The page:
CLEWISTON, FL. -- In an effort to keep the public informed about the dry conditions gripping much of the state, the South Florida Water Management District (SFWMD) is issuing the following latest conditions report.
Photo: Airboat trails visible in Everglades as water levels remain low
Despite welcomed rainfall along the East Coast and other localized areas this week, groundwater levels across much of the 16-county District and the primary regional storage systems the Water Conservation Areas and Lake Okeechobee continue to decline.
April and May are traditionally the driest times of the year, with evaporation claiming about 6 inches of water a month. In contrast, as of this morning, only 0.64 inches of rain had fallen for the month. No meaningful rain is predicted to fall in the next nine to 10 days, according to District meteorologists.
The latest U.S. Drought Monitor report shows severe drought conditions, the middle of the monitor's intensity scale, are impacting a large portion of the 16-county District. Parts of central South Florida are experiencing extreme drought conditions, just below the driest and highest level of the intensity scale. Already the third driest on record since 1932 as of the end of March, the 2008-2009 dry season has produced a rainfall deficit reaching more than 9 inches.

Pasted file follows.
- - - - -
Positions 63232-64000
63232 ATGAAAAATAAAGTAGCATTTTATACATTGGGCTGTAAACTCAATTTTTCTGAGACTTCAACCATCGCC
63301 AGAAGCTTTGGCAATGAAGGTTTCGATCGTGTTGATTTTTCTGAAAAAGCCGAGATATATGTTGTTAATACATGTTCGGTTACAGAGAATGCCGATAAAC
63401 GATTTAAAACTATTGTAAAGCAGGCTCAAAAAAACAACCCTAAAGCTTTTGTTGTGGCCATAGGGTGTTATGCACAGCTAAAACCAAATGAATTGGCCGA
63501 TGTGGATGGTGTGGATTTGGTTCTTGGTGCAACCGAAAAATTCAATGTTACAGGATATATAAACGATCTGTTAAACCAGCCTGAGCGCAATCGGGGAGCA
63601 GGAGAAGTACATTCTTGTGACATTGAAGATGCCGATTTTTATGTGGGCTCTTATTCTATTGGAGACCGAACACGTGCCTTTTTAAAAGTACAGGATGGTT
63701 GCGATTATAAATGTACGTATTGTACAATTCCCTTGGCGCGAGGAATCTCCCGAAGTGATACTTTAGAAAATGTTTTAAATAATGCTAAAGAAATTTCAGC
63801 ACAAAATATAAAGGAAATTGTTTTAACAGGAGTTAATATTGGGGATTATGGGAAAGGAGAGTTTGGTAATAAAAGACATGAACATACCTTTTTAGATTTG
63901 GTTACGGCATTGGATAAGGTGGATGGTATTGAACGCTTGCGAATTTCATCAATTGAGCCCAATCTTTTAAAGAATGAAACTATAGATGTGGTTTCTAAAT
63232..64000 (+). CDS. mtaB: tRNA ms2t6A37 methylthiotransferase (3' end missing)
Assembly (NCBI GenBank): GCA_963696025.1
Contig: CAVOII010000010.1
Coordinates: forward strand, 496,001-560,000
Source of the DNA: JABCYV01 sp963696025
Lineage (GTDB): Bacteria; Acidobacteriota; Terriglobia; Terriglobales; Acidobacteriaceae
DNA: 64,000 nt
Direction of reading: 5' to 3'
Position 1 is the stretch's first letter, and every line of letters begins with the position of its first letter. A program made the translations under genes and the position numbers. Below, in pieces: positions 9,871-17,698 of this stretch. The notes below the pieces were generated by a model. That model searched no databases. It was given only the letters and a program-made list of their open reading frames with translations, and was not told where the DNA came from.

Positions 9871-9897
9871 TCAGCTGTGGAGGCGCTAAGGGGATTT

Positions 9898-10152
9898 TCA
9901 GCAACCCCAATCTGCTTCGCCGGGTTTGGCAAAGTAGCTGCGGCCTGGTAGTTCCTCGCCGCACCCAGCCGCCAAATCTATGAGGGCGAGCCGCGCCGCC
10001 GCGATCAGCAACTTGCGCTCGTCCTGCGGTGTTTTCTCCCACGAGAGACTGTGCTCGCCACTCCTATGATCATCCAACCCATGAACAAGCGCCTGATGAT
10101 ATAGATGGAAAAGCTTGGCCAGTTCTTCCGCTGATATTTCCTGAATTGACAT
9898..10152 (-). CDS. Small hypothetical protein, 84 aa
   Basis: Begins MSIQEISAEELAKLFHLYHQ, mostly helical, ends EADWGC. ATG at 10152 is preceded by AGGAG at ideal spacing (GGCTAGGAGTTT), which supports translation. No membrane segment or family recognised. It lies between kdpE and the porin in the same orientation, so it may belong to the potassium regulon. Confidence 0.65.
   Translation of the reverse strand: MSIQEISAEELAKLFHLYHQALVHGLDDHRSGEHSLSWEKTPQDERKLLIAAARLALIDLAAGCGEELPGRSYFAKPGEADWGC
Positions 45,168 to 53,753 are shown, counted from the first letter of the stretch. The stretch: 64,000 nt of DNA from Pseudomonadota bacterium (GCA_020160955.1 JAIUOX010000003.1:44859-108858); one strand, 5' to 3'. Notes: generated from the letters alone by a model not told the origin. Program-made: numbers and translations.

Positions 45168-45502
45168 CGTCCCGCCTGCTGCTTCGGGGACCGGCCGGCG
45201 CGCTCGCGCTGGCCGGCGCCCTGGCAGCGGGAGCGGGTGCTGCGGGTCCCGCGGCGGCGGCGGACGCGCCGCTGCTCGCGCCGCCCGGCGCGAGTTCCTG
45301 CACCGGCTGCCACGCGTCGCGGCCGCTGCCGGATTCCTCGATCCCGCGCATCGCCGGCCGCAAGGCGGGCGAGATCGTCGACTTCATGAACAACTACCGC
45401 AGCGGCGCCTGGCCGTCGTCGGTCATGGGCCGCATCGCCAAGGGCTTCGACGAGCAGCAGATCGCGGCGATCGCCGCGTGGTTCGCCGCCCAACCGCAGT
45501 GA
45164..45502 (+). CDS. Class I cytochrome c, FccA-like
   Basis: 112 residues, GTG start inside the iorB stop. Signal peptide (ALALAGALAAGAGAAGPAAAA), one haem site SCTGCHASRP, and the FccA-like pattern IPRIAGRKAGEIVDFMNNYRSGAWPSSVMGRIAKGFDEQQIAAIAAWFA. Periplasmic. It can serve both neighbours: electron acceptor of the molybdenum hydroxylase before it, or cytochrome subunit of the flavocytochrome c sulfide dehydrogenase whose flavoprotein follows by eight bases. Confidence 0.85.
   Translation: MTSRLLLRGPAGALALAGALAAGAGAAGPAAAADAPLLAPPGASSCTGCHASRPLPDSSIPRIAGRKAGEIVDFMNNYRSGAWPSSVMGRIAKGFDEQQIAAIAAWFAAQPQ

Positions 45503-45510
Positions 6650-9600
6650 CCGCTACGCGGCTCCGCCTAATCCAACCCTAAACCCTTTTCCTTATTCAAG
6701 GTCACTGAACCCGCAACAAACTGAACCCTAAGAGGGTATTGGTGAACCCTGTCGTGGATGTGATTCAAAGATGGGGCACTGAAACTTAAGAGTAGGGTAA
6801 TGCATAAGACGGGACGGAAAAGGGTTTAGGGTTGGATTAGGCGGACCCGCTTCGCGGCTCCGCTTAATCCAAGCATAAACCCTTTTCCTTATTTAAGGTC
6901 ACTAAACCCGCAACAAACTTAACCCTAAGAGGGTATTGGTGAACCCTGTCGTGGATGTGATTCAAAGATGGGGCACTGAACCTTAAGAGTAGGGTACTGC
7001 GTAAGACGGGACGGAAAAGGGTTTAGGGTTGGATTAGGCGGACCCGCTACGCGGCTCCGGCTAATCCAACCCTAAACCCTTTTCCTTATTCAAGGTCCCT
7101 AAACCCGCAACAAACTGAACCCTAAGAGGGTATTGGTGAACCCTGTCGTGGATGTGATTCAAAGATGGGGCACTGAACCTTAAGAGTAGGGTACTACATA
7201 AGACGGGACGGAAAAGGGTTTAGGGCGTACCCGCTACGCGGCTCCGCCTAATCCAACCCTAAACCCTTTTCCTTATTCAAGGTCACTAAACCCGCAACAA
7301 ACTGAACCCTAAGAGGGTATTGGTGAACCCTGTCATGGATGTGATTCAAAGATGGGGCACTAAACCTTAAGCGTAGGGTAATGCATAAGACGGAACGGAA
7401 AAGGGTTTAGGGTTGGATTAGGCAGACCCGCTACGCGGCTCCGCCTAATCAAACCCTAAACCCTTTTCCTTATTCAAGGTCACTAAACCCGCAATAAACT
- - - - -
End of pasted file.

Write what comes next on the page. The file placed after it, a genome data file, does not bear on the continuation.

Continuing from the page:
Drought conditions will not be alleviated until the arrival of the wet season, likely a month away. An exact start date to the wet season, the amount of rainfall and the focus of that rain are uncertain.
Water conservation remains the best defense against drought conditions. The SFWMD is closely monitoring water levels and is urging residents and businesses to conserve water and follow landscape irrigation restrictions to protect available supplies. More information about irrigation limits by area is available on the District's water restrictions Web site. For water saving tips, visit http://www.savewaterfl.com/.